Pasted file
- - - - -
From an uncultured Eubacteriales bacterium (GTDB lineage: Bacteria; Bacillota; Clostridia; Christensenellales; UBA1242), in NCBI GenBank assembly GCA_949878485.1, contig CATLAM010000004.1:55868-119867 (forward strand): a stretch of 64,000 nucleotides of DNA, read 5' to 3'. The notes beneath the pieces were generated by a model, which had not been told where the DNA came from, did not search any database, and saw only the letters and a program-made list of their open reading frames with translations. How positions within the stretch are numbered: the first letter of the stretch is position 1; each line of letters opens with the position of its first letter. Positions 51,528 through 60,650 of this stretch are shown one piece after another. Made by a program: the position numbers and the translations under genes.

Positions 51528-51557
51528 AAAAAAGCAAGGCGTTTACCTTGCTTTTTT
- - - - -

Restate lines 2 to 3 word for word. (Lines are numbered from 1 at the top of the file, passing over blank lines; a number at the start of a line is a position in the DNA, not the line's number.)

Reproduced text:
Positions 51528-51557
51528 AAAAAAGCAAGGCGTTTACCTTGCTTTTTT